Being in debt is a pain we’ve all experienced. If not managed correctly, debt can spiral out of control and create even more debt. There are many different reasons for our financial woes. School fees and university tuition fees, buying a car or house, and unforeseen medical expenses can all contribute.

Are you in debt? Are you struggling to make ends meet? Are you just not sure how to tackle this debt monster that has appeared from nowhere? Powell Associates Ltd shows you how to get out of debt while making sound financial decisions that will affect you for the rest of your life. But it isn’t easy. It takes hard work, determination, and extreme self-control. Take a look.

Make a Plan

You can’t get anywhere if you don’t know where you’re going, and the same goes for financial goals like getting out of debt. When making your plan, the first thing to do is to list all your debts, creditors, interest rates, and minimum payments. You may be surprised at how much money is owed on those credit cards or student loans!

Once you’ve done this step, it’s time to work out what you can afford to pay each month. Calculate your monthly income (including any other sources of income). Ensure that this amount covers all your monthly expenses, including rent/mortgage payments, food costs, and phone bills. If it doesn’t cover everything, try reducing some of them until it does or cut back on some things so there is enough left over after paying off debts every month. 

Go Over Your Budget

If you’re currently in debt, the chances are that your budget is not helping. If you don’t have a budget yet, create one! If you already have a budget, take the time to analyze it closely and see how much room for improvement.

  • Look for places where you can cut back: Do you need all of those premium channels? Could your phone plan be cheaper? Can you make the same amount of food last longer by using leftovers or freezing some meals? Could a few fewer nights out at dinner help immensely? These are just some ideas on how to cut down on unnecessary expenses.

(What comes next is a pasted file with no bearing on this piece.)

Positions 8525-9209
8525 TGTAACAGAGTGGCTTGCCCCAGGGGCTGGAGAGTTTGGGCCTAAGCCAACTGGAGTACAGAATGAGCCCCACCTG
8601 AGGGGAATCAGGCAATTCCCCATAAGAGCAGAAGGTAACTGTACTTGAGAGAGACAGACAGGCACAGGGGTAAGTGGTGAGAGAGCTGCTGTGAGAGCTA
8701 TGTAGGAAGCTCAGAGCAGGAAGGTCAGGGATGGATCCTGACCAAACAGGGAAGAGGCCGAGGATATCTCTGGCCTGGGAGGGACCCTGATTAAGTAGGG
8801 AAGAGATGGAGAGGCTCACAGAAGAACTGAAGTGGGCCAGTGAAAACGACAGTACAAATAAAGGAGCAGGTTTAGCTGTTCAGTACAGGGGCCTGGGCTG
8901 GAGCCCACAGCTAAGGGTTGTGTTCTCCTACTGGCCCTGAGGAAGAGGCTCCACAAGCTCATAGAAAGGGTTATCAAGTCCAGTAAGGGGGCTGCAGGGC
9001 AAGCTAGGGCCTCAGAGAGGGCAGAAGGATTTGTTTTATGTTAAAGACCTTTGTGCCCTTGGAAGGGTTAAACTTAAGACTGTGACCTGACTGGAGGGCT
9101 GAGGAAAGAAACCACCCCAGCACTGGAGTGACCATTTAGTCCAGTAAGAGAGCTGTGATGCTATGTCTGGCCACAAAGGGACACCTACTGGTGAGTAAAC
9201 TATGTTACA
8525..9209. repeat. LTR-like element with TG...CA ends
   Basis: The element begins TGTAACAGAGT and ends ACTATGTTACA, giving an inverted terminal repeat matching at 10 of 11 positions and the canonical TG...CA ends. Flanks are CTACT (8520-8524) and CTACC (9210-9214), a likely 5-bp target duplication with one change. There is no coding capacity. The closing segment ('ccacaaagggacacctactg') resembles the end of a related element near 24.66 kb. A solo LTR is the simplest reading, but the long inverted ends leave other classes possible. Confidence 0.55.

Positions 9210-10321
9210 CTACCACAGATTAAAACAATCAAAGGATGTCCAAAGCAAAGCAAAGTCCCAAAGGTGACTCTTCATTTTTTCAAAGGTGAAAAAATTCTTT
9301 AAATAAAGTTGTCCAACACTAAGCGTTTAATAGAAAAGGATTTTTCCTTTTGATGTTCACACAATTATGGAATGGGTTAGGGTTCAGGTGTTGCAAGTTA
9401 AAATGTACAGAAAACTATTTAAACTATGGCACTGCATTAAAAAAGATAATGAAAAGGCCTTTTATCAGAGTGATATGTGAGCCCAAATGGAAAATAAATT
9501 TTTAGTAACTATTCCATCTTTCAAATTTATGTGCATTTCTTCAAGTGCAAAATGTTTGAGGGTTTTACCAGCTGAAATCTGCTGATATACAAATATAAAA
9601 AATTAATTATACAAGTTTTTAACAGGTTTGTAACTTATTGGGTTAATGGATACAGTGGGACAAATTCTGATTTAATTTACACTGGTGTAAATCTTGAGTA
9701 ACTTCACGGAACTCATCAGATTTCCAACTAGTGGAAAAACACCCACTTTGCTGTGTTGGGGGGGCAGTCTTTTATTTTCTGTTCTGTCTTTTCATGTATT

• Look for ways to increase income: Think about side gigs that could bring in extra cash—freelance writing or tutoring. You might also want to consider getting another job if possible so that more money comes in every month.

Have an Emergency Fund

A good rule of thumb is to have at least a month’s worth of expenses saved in the bank to pay your bills if you lose your job or suffer a medical emergency. If your income is inconsistent or volatile and you don’t make enough money to afford this, that’s okay—do what you can. It will still help protect against an emergency and give you extra peace of mind when saving up for other goals like buying a car or home someday (more on those later).

Request for Lower Interest Rates

While your lender may not lower your interest rate, you can make things much easier on yourself by asking for it. Lenders are always looking for ways to better their relationship with you as a customer, so you never know if your gentle nudge might get them to help you out. Plus, if they can lower the rate without risk, it is likely well worth their time.

Pay off the Highest Interest Debt First

The next thing to consider is what kind of debt you have. If you have a credit card with an APR of 30% and one with an APR of 3%, pay off the one with a higher rate first. First, paying off high-interest debts helps reduce your overall interest payments, freeing up more money for other expenses or investments.

When prioritizing where to spend extra funds, the third thing to consider is how fast the debt is accruing interest. For example, if you have $10,000 on credit cards with average balances and varying APRs, it would be wise to pay down any card accruing $100 in monthly interest before paying off another card with a lower balance but higher APR (or vice versa).

Whatever your financial situation is, the best advice is to keep an open dialogue with various professionals, including financial advisors, lawyers, and accountants. Without such a dialogue, you will mostly get non-actionable information like: “Get out of debt,” “Earn more money,” or “Make different spending choices.” It is not easy to address these issues as humans are naturally resistant to change. But once you sit down and open up an honest dialogue with your professional network, you are more likely to get advice that works for you.

By Manali